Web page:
Almost half of Niger’s 20 million people live in poverty. The country ranked at the bottom on the United Nations Human Development Index last year. It is on the front lines of the fight against terrorism and drug trafficking, and it shelters about 300,000 refugees who possess little to call their own.
In the face of these significant challenges, sustainable agriculture development—specifically, drip irrigation—offers the country a way toward stability. Drip irrigation, which produces fields with greater yields, could help boost incomes and make Niger more resilient to frequent droughts, floods, and other climate-related disasters.
Results from IFC’s Niger Irrigation Project are already demonstrating the potential for solar-powered drip irrigation and organic fertilizer to transform the country’s arid landscape into productive fields capable of producing cash crops.
IFC is working with Netafim, a global leader in irrigation technology, to expand access to drip irrigation across Niger. So far, 10 hectares are drip irrigated with solar pumping, yielding tomatoes, peppers, melon, watermelon, and other crops on six farms, replacing other irrigation systems. Farmers recorded water savings ranging from 30 percent to 55 percent. More than 50 farmers (40 of whom are women) are now trained to use Netafim drip irrigation solutions.
Drip Irrigation’s Wide Reach
The Niger Irrigation Project is a three-year collaboration (spanning 2016 to 2019) between IFC and Netafim. This project is one of IFC’s Pilot Program for Climate Resilience (PPCR) initiatives, aiming to implement sustainable and efficient agriculture methods that ensure food security. With support from IFC, Netafim is designing and installing family-based drip irrigation systems for parcels of 250 square meters and 2,500 square meters. Netafim provides the expertise, training, and support, and engages with local partners to secure the provision of drip irrigation systems, solar pumping systems, and microfinancing for farmers.
The project aims to reach 120 hectares of drip-irrigated plots and train 1,200 smallholder farmers, including at least 500 women. Another goal is to establish 800 microcredit arrangements to assist farmers in adopting new irrigation technology.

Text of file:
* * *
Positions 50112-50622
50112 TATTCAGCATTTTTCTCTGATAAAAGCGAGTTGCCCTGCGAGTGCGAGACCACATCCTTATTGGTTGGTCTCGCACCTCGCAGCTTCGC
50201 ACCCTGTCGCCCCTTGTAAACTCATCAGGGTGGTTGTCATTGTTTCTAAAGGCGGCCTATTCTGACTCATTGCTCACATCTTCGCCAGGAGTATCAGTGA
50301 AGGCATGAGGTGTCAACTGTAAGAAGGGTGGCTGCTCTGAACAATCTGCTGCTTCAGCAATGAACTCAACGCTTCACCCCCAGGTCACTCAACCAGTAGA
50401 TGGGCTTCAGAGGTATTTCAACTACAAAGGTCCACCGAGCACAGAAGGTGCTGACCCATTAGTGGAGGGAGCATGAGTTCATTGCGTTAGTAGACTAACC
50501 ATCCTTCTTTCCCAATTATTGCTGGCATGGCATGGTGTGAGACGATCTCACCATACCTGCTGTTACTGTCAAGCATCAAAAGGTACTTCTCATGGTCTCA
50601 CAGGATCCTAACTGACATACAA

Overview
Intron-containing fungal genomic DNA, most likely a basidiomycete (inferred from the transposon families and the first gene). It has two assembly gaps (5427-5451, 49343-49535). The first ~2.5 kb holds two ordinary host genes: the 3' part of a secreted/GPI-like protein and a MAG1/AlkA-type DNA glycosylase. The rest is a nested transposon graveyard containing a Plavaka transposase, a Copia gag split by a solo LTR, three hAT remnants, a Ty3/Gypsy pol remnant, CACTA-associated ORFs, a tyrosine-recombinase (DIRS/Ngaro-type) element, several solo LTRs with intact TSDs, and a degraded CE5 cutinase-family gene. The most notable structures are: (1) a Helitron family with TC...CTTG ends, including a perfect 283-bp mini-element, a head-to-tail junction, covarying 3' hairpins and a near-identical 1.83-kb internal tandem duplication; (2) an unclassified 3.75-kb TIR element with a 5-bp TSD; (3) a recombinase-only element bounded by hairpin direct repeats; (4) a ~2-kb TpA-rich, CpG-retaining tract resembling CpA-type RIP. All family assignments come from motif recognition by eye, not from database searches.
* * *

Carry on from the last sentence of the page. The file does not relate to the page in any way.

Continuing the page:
Although the initiative is still in progress, it has already recruited and trained six Community Field Assistants to train and assist farmers. Teams on the ground are developing local partnerships with dealers and suppliers, as well as credit facilities with the private sector, to accelerate uptake.
Building a Market
Ultimately, IFC and Netafim aim to create a fully commercial market for irrigation equipment in Niger.
“It’s a huge challenge,” acknowledges Seyni Ganda, Netafim’s representative in the country. He says that the company is focused on building “the capacity of farmers to finance equipment and keep it in repair and operating, so they can grow their operations, supply food markets, and employ others.”
“Creating employment opportunities for youth will contribute to security and prosperity.”
— Chaibou Dan Bakoye, government official
Netafim has signed commercial contracts with local distribution companies for solar pumps and irrigation equipment. It is also developing a cadre of technicians who travel on motorbikes to provide advice to farmers who live in remote areas and are typically underserved.
The project is attractive to officials because of the job prospects that encourage young people to stay in the area. “Creating employment opportunities for youth will contribute to security and prosperity,” says Chaibou Dan Bakoye, a government official leading the water program in Niger.
IFC’s work with Netafim to develop a private market is supported by funding from the Climate Investment Funds’ PPCR, a $1.2 billion fund that helps developing countries cope with climate change. The program operates under the umbrella of the Climate Investment Funds and complements the World Bank’s work on agriculture with the Government of Niger.
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Published in February 2019